87590-116

Influence of vascular comorbities and race on erectile dysfunction after prostate cancer radiotherapy.

Subcategory: 
Category: 
Genitourinary Cancer
Session Type and Session Title: 
General Poster Session A: Prostate Cancer
Abstract Number: 

29

Citation: 
J Clin Oncol 30, 2012 (suppl 5; abstr 29)
Author(s): 
Yuefeng Wang, Tian Liu, Peter J. Rossi, Sherrie Cooper, Ashesh B. Jani; University of Tennessee Health Sciences Center, Memphis, TN; Department of Radiation Oncology, Emory University, Atlanta, GA; Emory University, Atlanta, GA

Abstracts that were granted an exception in accordance with ASCO's Conflict of Interest Policy are designated with a caret symbol (^).

Abstract Disclosures

Abstract:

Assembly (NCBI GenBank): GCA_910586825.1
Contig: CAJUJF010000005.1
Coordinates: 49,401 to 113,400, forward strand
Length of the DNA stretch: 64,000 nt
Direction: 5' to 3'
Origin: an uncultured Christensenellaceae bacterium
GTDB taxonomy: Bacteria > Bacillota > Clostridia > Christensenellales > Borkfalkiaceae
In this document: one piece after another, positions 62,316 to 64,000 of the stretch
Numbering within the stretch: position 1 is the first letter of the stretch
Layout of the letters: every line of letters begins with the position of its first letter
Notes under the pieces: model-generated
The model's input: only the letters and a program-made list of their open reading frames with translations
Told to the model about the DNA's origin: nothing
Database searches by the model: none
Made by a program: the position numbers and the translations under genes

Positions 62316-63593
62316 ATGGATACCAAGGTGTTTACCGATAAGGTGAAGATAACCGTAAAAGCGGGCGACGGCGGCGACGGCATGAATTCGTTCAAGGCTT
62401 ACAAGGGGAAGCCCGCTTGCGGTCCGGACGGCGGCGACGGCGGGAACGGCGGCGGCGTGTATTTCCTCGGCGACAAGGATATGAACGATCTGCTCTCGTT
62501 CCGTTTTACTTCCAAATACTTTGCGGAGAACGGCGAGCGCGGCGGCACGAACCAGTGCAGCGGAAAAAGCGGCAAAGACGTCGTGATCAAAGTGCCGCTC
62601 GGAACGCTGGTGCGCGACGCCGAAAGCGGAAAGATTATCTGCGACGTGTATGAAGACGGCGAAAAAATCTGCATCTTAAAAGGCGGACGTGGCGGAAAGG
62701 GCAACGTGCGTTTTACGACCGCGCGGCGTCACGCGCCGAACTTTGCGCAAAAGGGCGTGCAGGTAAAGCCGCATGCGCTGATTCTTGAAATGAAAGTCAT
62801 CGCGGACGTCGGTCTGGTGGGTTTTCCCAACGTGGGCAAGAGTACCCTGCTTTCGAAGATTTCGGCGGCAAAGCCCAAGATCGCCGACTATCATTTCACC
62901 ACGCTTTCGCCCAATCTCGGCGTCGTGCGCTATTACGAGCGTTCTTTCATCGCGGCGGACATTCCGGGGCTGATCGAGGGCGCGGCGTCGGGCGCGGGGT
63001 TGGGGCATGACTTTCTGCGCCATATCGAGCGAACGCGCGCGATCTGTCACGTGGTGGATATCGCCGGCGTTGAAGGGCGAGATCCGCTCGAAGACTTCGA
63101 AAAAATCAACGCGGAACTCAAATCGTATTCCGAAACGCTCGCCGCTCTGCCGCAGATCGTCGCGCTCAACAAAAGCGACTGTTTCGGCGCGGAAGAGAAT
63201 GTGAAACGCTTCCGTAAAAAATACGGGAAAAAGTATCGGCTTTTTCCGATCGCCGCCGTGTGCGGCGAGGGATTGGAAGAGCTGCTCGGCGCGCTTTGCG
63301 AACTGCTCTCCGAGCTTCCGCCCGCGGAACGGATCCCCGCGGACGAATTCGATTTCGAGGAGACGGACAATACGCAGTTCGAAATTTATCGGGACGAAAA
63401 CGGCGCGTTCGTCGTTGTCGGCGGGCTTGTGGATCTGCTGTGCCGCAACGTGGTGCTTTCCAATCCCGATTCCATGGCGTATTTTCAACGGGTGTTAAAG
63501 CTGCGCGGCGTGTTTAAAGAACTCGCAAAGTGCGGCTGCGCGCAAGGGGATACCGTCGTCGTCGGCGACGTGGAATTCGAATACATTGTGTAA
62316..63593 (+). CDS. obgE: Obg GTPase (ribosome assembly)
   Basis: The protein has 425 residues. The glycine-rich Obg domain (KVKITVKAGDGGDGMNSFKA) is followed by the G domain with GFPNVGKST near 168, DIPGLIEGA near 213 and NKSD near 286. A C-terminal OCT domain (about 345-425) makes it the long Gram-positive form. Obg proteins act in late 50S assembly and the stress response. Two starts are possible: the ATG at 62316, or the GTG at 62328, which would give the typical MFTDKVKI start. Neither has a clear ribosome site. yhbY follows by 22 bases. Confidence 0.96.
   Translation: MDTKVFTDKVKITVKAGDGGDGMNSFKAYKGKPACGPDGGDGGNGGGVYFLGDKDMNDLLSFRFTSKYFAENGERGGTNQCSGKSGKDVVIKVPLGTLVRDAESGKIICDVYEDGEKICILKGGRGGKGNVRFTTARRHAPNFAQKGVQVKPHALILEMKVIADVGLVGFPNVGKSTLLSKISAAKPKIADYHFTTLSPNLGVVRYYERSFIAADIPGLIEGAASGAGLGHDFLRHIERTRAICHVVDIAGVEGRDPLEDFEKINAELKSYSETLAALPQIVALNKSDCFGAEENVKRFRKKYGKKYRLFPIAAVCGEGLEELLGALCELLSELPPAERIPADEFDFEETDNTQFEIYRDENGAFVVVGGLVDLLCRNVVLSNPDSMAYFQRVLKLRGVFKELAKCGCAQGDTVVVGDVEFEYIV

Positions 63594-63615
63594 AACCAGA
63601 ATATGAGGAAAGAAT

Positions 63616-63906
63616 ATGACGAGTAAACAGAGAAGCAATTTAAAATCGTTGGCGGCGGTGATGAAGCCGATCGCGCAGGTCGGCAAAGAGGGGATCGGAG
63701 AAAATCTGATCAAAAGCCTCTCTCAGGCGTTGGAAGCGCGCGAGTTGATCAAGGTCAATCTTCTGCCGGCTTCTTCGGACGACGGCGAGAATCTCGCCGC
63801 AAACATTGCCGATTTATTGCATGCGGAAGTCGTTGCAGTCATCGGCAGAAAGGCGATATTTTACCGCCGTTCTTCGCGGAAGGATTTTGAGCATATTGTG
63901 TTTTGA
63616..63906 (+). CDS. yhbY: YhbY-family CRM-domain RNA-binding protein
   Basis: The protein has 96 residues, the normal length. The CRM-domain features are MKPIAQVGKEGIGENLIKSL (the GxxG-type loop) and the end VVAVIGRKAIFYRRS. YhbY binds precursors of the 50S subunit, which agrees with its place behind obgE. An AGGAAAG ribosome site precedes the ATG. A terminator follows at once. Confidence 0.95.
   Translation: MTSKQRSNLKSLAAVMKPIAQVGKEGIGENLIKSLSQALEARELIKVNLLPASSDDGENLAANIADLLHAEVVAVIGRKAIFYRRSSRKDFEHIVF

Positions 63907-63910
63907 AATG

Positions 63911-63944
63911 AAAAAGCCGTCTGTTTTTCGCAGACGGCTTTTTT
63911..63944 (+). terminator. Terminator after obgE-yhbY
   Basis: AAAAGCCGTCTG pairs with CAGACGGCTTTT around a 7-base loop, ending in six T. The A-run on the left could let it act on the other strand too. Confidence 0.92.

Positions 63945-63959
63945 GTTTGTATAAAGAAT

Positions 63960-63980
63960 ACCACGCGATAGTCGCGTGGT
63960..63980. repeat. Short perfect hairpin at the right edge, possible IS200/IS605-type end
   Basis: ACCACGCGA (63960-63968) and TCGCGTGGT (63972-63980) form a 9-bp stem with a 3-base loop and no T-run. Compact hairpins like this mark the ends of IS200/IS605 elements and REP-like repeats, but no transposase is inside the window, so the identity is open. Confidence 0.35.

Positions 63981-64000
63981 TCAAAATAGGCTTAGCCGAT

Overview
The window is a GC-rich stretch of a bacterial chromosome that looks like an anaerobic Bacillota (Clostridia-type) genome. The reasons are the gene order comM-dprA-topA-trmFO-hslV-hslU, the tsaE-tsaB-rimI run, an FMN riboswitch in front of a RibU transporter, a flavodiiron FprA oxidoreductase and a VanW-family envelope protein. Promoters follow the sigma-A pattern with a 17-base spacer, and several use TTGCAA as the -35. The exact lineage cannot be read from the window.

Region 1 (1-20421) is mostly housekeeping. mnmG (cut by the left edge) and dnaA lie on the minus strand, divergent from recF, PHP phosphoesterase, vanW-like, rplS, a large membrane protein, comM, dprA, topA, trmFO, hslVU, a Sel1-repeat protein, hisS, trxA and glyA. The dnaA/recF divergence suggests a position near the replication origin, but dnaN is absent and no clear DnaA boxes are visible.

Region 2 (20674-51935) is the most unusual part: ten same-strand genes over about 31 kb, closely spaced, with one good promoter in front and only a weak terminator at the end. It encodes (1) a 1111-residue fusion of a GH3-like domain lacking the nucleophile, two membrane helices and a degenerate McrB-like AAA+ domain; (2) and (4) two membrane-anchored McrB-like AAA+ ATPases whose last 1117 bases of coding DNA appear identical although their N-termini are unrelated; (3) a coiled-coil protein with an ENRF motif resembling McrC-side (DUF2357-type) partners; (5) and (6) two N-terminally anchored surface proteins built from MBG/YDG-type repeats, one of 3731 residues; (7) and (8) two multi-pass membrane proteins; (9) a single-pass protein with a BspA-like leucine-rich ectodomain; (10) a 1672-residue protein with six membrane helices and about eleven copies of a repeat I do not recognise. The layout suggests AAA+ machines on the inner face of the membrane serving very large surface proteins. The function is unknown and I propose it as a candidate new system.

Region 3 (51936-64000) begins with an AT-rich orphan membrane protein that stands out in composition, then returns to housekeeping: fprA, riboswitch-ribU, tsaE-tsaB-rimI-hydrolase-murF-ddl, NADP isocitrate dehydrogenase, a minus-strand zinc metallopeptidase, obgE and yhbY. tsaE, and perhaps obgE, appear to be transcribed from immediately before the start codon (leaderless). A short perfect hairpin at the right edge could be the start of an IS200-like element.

Background: Vascular comorbidities (VC’s) [hypertension (HTN), diabetes (DM) and/or hyperlipidemia (HL)] are known factors related to erectile dysfunction (ED) prior to radiotherapy (XRT). We have undertaken this study to understand the influence of VC’s on post-XRT ED incidence, and to further characterize ED incidence by racial groups. Methods: We reviewed the charts of 732 prostate cancer patients [267 white (W) and 465 African American (AA)] who received XRT [external beam radiotherapy (EBRT) and/or brachytherapy (BT)] with or without use of hormone therapy between 1999 and 2010. The number of pre-XRT VC’s (0, 1, 2, or 3) was determined by medical history and medication list. ED (defined by use of erectile aids or by documentation of moderate or high sexual dysfunction on patient history) was determined pre-XRT as well as 1, 6, and 12 months post-XRT and compared by follow-up interval since XRT, by number of VC’s, and by race in each case using the two sample proportion test. Results: ED incidence progressively increased with time from 22% pre-XRT to 52% 12 months post-XRT (p<0.001). Additionally, ED incidence increased with increasing of number of VC’s – 12-month incidences between patients with 0 vs 2 (p=0.024), 0 vs 3 (p<0.001), 1 vs 3 (p<0.001), and 2 vs 3 (p=0.004) VC’s were statistically significant (0 vs 1 and 1 vs 2 were non-significant). Pre-XRT ED incidence was 20% vs 23% (for W vs AA patients, p=0.156) due to higher incidence of VC’s in the AA group. At 12 month follow-up, ED incidences for W vs AA patients were 38% vs 45%, 46% vs 49%, 52% vs 57%, and 71% vs 75% with 0, 1, 2 and 3 co-morbidities, respectively (all p-values non-significant). Conclusions: Our analysis represents the first effort exploring post-XRT ED as determined by the number VC’s and by race. Our results suggest that number of VC’s have a significant effect on development of post-XRT ED. Pre- and post-XRT ED appear to be independent of race when number of VC’s are considered. Our results can be used to guide physicians in counseling patients on the incidence of ED by number of VC’s and as preliminary data for prospective efforts aimed at reducing post-XRT ED.